I like kids, and I’m pretty sure that kids like me. I can say this with confidence because I am around kids all the time, and I’m starting to develop an understanding of their behavior and their unusual way of communicating. Most of my friends who are my age have kids, and there are a lot of kids in the bike shop extended family. As the years go by, new kids are popping up all around me, and as a result, the parties and gatherings I attend include more and more of them. At times, the kids seem to outnumber the adults, like when there are five exuberant kids wearing costumes, running in and out of a room full of eight exhausted adults, two of whom are half asleep, drinking red wine, knitting baby blankets, and listening to Leonard Cohen albums. And I’m around kids every day at the shop, as they come in with their parents looking for a new bike or a new helmet or the potty. I like them all, and as I said before, they all like me. I am pretty sure of it.
Two kids I especially like, and who especially like me, are Elizabeth and Clara, my two lovely nieces, who are 7 and 4 years old, respectively. Even though Clara refuses to hug me when she first sees me, and bellows and writhes and kicks, if I pick her up and hug her anyway, she starts to warm up to me after an hour or so, and eventually starts to climb all over me as though I were a jungle gym. That is the moment when I realize, despite her initial reaction upon seeing me, that she truly likes me, so much so, that she doesn’t want to stop climbing all over me, even after I repeatedly ask her to stop. I know Elizabeth likes me because she often says that she thinks I am weird, which according to her mom—and my lovely wife will back this up—means in kid speak that she thinks I am great. A young child screeching in terror at the sight of me and a slightly older child telling me I’m weird gave me the impression that they didn’t like me. Now I know that the opposite is true, that they actually do like me. I am pretty sure of it.
When it comes to babies, I used to think that they didn’t like me because whenever I held them, or whenever I tried to fit them with their first helmet, they immediately start to cry. This used to bother me quite a bit, but according to what I have been told by the moms of the crying babies—and my lovely wife will back this up—crying is not always a sign of dislike. No, it is simply because babies can’t speak, so they communicate through crying. The crying doesn’t necessarily mean that the baby doesn’t like me; rather the crying could very well mean that the baby is hungry, or perhaps a bit cold, or perhaps has just made a poopy. And the fact that they immediately stop crying when I hand them over is not because they are relieved to no longer be in my arms, it is, as I have been told by their moms, and again, my lovely wife will concur, simply because they have been distracted. Learning all this was a relief, since I was convinced that I had some kind of baby-repelling vibe going on, like clowns do. Now I know that it was all just a misunderstanding. I like babies, and I’d hate to think that I frighten them every time I look at them. It’s hard enough that I frighten most adults.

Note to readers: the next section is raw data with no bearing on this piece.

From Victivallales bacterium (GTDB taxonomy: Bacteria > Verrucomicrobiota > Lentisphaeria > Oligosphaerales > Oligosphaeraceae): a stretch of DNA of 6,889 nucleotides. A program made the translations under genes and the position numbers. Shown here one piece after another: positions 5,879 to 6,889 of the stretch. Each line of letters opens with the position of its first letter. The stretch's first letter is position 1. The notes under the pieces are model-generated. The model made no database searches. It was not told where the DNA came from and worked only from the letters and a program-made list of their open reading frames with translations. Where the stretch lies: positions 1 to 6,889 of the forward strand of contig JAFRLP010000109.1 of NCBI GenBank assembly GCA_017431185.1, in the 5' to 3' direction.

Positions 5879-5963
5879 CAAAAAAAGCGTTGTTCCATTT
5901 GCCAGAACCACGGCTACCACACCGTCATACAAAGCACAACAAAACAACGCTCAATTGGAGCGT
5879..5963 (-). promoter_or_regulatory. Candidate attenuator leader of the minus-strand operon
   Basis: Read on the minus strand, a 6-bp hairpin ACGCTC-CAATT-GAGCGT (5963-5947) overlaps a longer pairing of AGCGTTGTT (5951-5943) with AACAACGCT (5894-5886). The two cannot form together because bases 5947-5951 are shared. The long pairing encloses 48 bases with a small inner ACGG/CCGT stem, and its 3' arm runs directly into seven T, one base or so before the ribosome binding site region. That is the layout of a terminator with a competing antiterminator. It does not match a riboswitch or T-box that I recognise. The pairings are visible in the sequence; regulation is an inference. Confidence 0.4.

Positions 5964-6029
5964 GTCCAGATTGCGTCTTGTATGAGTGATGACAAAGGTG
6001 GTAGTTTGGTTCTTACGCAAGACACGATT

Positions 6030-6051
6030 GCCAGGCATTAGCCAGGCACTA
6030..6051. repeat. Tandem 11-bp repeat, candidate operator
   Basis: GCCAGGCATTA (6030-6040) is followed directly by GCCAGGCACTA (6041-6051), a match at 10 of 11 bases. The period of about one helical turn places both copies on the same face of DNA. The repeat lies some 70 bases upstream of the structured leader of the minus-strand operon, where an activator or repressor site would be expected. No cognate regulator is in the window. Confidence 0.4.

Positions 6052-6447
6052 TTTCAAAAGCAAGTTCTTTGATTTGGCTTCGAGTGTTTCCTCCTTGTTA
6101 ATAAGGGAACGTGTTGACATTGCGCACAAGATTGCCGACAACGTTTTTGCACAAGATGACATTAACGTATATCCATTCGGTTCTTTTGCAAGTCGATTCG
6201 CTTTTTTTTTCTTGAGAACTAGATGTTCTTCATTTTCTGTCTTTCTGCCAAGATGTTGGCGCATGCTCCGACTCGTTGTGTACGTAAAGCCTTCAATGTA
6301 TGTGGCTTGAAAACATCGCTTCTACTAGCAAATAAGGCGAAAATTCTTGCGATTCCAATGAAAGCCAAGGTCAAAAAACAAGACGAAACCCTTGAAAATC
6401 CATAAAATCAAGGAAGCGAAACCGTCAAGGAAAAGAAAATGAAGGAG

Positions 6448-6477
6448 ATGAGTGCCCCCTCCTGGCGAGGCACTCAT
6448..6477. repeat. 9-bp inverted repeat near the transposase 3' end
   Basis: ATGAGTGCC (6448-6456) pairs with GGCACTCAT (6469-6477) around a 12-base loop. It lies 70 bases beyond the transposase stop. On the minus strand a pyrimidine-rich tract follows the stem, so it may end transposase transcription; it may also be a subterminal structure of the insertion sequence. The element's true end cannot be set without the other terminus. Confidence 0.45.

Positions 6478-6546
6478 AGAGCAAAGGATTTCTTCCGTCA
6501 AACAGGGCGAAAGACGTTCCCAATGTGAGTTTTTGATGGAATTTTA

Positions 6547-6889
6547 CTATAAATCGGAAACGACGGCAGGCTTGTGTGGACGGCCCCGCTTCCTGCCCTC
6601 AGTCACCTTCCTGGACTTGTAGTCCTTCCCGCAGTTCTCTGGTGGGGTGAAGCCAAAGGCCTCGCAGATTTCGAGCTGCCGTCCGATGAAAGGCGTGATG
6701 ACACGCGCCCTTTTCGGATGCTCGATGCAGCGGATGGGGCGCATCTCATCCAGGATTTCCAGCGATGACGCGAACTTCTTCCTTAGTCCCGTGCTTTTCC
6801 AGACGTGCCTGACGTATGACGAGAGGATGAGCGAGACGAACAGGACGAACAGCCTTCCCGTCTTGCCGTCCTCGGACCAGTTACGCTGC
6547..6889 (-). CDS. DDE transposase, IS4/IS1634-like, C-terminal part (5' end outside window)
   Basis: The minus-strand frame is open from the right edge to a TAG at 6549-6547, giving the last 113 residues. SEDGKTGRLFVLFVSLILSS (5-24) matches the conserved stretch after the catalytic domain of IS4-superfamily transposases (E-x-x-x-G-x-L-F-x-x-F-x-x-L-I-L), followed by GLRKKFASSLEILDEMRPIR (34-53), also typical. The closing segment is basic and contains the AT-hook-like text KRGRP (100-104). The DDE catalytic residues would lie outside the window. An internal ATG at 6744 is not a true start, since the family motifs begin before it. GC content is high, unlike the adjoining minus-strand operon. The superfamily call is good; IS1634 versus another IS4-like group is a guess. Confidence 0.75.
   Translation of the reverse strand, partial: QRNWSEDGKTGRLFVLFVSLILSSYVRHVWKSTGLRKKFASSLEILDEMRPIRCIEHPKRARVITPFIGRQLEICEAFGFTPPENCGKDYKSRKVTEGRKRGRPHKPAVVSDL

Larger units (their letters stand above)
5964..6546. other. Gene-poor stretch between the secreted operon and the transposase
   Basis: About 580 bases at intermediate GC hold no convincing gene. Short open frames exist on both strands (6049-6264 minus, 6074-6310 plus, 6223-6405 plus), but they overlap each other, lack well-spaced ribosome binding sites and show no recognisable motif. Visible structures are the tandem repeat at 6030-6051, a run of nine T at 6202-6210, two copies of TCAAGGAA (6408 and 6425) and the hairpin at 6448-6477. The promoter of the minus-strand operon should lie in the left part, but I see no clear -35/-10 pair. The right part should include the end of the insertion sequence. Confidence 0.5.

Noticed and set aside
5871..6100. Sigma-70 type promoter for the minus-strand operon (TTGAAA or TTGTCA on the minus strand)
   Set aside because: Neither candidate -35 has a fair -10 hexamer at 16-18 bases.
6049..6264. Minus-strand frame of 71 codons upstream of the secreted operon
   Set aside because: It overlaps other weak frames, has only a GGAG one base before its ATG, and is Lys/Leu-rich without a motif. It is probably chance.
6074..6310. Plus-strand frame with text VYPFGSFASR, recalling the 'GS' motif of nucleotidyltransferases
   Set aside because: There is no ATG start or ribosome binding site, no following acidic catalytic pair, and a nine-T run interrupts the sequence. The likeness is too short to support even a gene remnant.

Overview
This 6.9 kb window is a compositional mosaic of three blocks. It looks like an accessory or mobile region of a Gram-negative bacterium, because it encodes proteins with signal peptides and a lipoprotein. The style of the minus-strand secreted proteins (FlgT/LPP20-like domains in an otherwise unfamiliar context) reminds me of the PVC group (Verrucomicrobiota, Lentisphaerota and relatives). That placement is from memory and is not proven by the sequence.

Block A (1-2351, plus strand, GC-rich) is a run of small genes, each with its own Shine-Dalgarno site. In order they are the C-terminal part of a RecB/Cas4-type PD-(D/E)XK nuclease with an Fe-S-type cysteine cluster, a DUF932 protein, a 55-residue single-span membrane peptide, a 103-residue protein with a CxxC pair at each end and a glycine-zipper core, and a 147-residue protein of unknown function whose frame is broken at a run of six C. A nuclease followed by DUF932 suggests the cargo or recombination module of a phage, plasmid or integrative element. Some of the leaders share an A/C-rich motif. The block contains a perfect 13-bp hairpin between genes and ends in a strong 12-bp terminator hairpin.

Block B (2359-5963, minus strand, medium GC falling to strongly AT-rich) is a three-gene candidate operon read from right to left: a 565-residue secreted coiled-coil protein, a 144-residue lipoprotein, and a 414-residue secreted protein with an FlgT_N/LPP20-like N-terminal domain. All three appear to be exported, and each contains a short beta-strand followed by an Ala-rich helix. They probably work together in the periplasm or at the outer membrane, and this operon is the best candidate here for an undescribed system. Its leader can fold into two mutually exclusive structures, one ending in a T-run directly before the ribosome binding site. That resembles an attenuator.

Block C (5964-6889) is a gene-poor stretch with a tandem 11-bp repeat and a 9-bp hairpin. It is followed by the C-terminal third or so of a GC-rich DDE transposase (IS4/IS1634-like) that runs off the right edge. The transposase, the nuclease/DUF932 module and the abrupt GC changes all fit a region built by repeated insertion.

Now that I know kids actually do like me, and don’t actually think that I am weird, I feel pretty good about the fact that I am going to be a father soon, around Sept. 30 to be precise. That is the day my lovely wife is due to deliver our little girl, who we have dubbed Petunia until a more proper name is agreed upon. As far as little Petunia liking me, I am hoping she will, but my wife has assured me that she already does. She knows this because I have been singing to Petunia and apparently, Petunia likes it when I sing, which of course means that she likes me. Having been advised by many people that it is a good thing to sing to babies when they are in utero, I sing lots of songs, including the chorus to songs with names that can be substituted with Petunia. “My Sharona” becomes “My Petunia,” for example. “Julia” by the Beatles and “Gloria” by Them are also good ones. My singing, which my wife assures me is marvelous, usually results in a few solid kicks from Petunia, which I initially interpreted as meaning she doesn’t like my singing and wants me to stop. But apparently the contrary is true and the kicks suggest, as my wife explains, that Petunia in fact likes my singing and doesn’t want me to stop. This is a huge relief, as I love to sing.
It just goes to show you that things aren’t always as they seem. I used to think that babies and kids didn’t like me, and that my singing was deplorable. I now know that babies like me, kids like me, and my singing is marvelous. I am pretty sure of it.